Philosophy of Democratic Government / by Yves R. Simon

Chapter V

Democracy and Technology

RURAL democracy, as a component of American history, is engaged in a contrast which sharpens its significance. For centuries the agricultural communities of the South have presented a picture of oligarchy, with owners of huge estates dominating landless toilers of the soil describable, according to circumstances, as slaves, colored people, poor whites, sharecroppers, and Mexicans. This undemocratic system, in spite of its enduring power within the southern states, had comparatively little influence on the nation as a whole. In the national Conscience it was defeated by another pattern of rural life, viz., the democratic one, famously exemplified by the early New England towns. A democratic polity, deriving its energy from the daily practice of self-government on the independent farm: this American ideal was voiced, with a kind of definitiveness, by a gentleman farmer from the South and a slave-owner, Thomas Jefferson; but at the time of the Revolution there was no obvious ground for believing that the southern society would remain stubbornly oligarchic, and the abolition of slavery was expected to take place in the near future.

The pattern of rural democracy has continued to exercise influence throughout the history of the American people. There is a paradox here, since the United States soon developed large-scale industry and unique phenomena of urban concentration. But to explain the paradox it suffices to remark that the rise of American industrialism was contemporary with a gigantic process of expansion in space. In most respects the settlement of the West was the work of an agricultural society free from aristocratic influences and little affected by government interference. The conquest of the western wilderness maintained, through a series of generations, conditions similar to those which presided over the formation of the first northern colonies. Amid untamed and prehistoric nature, men of the nineteenth and twentieth centuries lived, by the millions, in isolated communities which could afford to ignore much of what was going on in the industrial cities and in the capitals of the world.

The political ideal of the Americans, in so far as it makes democracy dependent upon the ways of rural life, gives verisimilitude to the theory that a technological society does not admit of democratic government. This theory is old. Over a century ago Saint-Simonism set forth, in an atmosphere saturated with romantic kindness, the construct of a society shaped by the power of technology; the undemocratic character of this construct proceeds, in part, from a keen understanding of sociological trends which were to prove profound and lasting. During the Fascist years we had many opportunities to recognize, in the psychology of industrialists and business leaders enthusiastic about broad plans of "organization," the spirit of the Saint-Simonists. But the atmosphere of brotherly love had dried up in the meantime.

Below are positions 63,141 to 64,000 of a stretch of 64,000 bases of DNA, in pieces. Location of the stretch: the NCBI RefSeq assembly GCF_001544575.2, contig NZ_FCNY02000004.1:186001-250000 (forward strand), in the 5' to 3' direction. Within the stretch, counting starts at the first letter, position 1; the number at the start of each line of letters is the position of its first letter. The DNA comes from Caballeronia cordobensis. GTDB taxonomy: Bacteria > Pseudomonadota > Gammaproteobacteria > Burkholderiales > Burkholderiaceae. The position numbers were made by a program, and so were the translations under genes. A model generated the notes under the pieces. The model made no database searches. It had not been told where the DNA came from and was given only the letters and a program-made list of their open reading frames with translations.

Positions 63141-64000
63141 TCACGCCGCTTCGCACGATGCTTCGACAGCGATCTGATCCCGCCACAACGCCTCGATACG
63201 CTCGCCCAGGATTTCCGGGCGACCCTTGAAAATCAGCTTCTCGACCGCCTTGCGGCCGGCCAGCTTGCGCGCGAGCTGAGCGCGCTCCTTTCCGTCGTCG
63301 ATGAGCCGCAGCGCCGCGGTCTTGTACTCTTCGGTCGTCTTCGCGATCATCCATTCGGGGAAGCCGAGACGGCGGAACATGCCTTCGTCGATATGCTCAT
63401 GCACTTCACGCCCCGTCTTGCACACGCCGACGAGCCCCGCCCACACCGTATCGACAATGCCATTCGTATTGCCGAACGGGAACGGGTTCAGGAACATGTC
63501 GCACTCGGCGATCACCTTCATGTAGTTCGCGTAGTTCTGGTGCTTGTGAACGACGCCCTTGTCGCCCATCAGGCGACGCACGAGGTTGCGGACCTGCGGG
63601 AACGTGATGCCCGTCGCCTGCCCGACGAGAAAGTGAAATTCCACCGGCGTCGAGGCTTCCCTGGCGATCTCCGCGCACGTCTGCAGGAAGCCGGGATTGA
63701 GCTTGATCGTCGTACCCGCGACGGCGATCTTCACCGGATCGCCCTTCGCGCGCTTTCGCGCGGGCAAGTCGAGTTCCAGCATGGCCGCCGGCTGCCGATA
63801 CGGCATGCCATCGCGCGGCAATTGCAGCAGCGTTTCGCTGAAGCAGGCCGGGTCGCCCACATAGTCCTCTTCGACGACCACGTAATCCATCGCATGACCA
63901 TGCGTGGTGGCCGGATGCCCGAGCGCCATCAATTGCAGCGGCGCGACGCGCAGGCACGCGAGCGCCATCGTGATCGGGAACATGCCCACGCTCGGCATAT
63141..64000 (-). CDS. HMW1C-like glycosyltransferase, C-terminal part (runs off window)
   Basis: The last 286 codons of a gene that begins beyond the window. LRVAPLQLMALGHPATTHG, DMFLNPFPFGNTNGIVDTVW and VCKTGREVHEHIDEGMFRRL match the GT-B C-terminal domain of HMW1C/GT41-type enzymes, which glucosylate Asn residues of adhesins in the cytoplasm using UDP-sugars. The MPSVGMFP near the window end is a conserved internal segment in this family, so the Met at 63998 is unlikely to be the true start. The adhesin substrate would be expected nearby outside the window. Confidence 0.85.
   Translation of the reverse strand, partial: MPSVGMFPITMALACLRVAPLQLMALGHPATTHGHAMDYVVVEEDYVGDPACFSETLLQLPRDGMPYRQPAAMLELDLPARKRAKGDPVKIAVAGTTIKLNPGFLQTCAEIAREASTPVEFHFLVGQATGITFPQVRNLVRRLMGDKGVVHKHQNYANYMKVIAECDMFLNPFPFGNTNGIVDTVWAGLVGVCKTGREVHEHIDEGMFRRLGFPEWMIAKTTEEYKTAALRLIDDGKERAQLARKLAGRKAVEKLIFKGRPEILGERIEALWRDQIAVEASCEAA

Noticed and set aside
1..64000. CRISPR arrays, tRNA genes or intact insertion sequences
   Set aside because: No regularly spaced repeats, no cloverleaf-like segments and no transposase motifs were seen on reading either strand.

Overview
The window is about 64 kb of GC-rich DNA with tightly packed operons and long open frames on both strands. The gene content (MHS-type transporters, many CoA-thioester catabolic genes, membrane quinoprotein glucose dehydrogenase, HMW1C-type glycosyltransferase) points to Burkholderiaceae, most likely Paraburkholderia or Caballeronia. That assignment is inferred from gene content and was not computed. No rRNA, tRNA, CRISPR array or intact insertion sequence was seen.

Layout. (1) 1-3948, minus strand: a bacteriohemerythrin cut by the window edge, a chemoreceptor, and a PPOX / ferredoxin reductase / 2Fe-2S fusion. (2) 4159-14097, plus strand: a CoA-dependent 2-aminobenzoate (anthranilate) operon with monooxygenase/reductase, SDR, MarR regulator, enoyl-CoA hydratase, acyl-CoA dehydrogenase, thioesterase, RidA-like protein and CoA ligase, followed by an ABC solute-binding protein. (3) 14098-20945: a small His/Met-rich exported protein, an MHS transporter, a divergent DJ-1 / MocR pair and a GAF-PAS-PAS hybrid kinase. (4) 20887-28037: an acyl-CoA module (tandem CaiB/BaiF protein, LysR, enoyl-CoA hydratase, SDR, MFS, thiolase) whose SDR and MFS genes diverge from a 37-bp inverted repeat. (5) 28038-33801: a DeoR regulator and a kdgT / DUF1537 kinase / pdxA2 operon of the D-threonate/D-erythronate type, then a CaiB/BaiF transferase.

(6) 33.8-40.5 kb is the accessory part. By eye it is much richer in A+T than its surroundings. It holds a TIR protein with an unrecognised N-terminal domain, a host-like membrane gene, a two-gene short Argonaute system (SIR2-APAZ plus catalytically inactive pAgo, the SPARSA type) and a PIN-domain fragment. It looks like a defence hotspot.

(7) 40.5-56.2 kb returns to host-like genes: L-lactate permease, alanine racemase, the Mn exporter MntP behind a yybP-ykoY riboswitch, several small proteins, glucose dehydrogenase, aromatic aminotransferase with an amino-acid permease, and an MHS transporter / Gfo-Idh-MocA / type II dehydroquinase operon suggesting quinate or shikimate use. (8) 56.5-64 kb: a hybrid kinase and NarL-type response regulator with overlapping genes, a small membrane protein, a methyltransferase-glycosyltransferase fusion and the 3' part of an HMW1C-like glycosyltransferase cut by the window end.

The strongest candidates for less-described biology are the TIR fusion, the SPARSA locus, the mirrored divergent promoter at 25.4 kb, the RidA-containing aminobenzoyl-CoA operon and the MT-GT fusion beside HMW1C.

As to the reasons for the traditional belief that small communities of landowning farmers constitute the soundest foundation for democracy, it seems that they can be summed up in the following three propositions: (1) Rural life favors an ideal of happiness and thereby discourages lust for power; (2) it gives citizens the best possible chance for training in self-government; (3) it favors community feelings. We propose to examine, in comparative fashion, the merits of rural life and those of technological society with regard to this three-point basic program: the dedication of man to the pursuit of happiness, as opposed to his being driven by the lust for power; the training of citizens in autonomy, as opposed to their being subjected to the mores of servitude; and the establishment of strong community feelings, as opposed to the prevalence of individualistic loneliness.

One of these points calls for preliminary elaboration. The contrast between pursuit of happiness and lust for power expresses familiar experiences. However, its meaning involves one of the deepest mysteries of moral life. The pursuit of happiness comprises every pursuit, whether of power or of anything else. Happiness is the all-embracing and naturally determined object of all acts of will, and in a certain sense it is improper to set in opposition happiness and, say, power, since no one seeks power except inasmuch as he places his happiness in it.

Yet it would be poor psychology to content one's self with the consideration that all seek happiness and diverge only with regard to the thing in which happiness is placed. One day, as Zarathustra sat on a stone before his cave and silently gazed, "his animals went thoughtfully around him and at last stood in front of him. 'O Zarathustra,' they said, 'dost thou peradventure look out for thy happiness?' 'What is happiness worth?' he answered. 'I ceased long ago to strive for my happiness: I strive for my work.'"{1}